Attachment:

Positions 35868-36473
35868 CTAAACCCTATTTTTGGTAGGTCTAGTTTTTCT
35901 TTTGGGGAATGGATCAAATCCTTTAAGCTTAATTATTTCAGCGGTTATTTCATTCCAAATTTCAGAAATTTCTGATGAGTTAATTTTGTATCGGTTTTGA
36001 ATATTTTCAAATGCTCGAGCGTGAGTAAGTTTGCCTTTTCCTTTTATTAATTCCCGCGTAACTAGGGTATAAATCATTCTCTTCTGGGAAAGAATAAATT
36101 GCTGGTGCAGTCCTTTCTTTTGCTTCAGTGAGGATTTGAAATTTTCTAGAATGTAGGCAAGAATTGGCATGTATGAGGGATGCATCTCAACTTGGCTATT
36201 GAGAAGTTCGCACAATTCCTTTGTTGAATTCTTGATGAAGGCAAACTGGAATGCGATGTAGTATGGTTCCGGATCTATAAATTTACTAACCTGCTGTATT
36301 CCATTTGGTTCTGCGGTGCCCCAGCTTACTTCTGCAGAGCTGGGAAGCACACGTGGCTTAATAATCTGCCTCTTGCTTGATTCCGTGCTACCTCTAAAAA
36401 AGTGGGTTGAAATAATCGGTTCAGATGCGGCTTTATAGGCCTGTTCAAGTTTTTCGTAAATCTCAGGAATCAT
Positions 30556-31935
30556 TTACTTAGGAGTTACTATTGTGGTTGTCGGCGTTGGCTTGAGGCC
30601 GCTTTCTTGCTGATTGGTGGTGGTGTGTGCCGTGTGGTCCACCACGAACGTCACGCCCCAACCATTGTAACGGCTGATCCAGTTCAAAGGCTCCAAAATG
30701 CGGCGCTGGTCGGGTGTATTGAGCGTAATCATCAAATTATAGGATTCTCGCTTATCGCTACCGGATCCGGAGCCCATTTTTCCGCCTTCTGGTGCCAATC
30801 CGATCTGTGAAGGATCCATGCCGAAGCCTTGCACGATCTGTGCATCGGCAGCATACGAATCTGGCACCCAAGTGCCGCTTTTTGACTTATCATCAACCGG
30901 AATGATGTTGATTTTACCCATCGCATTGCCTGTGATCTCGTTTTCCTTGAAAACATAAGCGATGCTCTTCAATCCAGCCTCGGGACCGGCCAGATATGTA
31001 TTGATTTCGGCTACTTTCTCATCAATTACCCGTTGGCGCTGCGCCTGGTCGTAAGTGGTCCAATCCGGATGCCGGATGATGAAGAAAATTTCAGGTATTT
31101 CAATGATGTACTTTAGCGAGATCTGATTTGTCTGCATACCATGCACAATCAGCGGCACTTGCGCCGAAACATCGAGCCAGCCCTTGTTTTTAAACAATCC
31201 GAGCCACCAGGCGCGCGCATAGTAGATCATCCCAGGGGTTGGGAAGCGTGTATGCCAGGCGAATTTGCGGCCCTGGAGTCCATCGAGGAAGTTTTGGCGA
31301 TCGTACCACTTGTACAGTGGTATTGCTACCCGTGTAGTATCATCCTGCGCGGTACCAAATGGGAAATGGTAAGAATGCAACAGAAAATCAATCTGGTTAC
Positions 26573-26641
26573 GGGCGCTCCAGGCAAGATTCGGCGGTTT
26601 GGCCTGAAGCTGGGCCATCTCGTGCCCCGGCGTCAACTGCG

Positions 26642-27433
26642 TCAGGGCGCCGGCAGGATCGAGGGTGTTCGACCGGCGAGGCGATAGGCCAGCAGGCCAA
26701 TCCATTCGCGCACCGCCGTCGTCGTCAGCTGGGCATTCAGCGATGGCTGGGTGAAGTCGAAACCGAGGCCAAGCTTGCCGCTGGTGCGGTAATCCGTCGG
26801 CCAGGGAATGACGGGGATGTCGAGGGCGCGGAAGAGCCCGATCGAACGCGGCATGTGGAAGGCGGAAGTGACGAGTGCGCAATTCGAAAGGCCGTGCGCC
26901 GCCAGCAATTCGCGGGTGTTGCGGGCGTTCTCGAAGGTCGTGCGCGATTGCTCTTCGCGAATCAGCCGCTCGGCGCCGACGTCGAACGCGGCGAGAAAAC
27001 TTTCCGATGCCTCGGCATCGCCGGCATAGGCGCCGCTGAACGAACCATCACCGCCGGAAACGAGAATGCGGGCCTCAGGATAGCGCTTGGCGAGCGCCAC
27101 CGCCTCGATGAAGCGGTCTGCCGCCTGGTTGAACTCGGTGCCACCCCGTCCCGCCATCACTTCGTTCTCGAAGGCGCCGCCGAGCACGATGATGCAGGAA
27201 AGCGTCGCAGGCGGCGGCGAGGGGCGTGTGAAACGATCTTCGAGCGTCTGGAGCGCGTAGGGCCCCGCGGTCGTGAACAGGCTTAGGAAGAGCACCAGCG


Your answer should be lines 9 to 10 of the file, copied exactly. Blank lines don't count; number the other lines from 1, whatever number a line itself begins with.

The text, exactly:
Positions 30556-31935
30556 TTACTTAGGAGTTACTATTGTGGTTGTCGGCGTTGGCTTGAGGCC